The coronavirus outbreak changed life as we knew it and thereby, presented a creative outlet for musicians to ponder over its implications. Some wrote about the havoc it caused, while others wrote hopeful songs about the light at the end of the tunnel. But Kolkata-based bassist and composer Mainak Nag Chowdhury was struck by the enormity of it all and went on to write a song about it, titled ‘The Crown of March’.
“It’s a hopeful song, keeping in mind the grave circumstances,” says Chowdhury, who composed it in April last year after India was put under lockdown. He envisioned a breakdown of social barriers and borders as people were coming together to help everyone survive.
However, the intensely played percussion instruments – dubki and cajonito – bring about the fact that he was also bogged down by the chaos of the entire situation. The song, otherwise, has a lilting melody riding on trebly bass chords and a piano, played by US-based Anil Veeraraja, that cheekily tries to replicate it.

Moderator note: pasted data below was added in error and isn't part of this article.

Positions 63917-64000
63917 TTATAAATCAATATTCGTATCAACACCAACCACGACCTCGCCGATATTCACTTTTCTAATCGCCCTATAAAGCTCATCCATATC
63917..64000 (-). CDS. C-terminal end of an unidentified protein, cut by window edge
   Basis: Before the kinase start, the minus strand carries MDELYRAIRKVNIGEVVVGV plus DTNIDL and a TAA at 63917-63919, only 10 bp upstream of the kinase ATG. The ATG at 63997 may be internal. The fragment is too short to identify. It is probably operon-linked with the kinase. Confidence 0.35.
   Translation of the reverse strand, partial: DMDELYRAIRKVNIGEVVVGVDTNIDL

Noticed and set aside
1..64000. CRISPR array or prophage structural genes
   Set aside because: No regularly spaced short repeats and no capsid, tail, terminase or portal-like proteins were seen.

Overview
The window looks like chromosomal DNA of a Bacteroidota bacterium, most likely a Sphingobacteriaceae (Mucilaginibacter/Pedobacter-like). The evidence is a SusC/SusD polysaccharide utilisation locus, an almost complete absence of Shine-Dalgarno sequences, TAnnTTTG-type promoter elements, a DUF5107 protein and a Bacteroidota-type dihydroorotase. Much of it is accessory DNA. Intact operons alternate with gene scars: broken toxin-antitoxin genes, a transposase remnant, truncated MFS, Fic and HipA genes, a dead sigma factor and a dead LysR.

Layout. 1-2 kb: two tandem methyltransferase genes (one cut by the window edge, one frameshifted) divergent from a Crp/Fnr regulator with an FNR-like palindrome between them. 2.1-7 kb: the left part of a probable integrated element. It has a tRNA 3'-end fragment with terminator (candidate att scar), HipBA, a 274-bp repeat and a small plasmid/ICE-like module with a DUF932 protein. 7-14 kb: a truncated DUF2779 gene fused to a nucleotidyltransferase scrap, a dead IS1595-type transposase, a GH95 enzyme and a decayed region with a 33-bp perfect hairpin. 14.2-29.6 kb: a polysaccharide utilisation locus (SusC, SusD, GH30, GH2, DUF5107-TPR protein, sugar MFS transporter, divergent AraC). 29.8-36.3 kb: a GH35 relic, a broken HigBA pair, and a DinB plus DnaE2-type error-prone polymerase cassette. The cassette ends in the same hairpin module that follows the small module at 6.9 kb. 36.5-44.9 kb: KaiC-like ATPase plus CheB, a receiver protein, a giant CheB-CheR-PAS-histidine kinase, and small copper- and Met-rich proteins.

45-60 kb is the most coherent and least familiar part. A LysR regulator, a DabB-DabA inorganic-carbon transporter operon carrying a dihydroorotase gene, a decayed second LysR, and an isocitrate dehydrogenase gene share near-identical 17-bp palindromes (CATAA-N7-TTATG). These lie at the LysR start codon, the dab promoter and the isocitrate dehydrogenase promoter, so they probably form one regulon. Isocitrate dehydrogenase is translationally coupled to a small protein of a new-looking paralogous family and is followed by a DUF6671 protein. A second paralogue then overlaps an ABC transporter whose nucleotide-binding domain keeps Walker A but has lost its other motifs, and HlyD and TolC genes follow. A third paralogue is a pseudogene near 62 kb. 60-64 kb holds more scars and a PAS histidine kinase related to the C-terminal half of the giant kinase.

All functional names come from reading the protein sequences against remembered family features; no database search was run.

The song starts on a tanpura drone, which is given a rhythm by konnakols sung by percussionists Ratul Shankar Ghosh and Gaurab Chatterjee. The dubki introduces broodiness which is present as an unpleasant undercurrent throughout the song.
The relief comes through the clarinet played by Australian saxophonist Matt Keegan. It rises out of the murk and rides towards the light, where the baton is taken by the saxophone which seems like it is playing in the sun.
‘The Crown of March’ is a true product of the lockdown which saw cross-border collaborations – Chowdhury wrote, played it and then sent it to the others, who added their parts in their own homes. Besides mixing and mastering it, he also created the artwork.
The finest quality about this 3-minute track is that it grows on you. The emotions become stronger with every listen. And what lingers on is the undeniable truth: ‘The Crown of March/ Sits heavy on our heads’.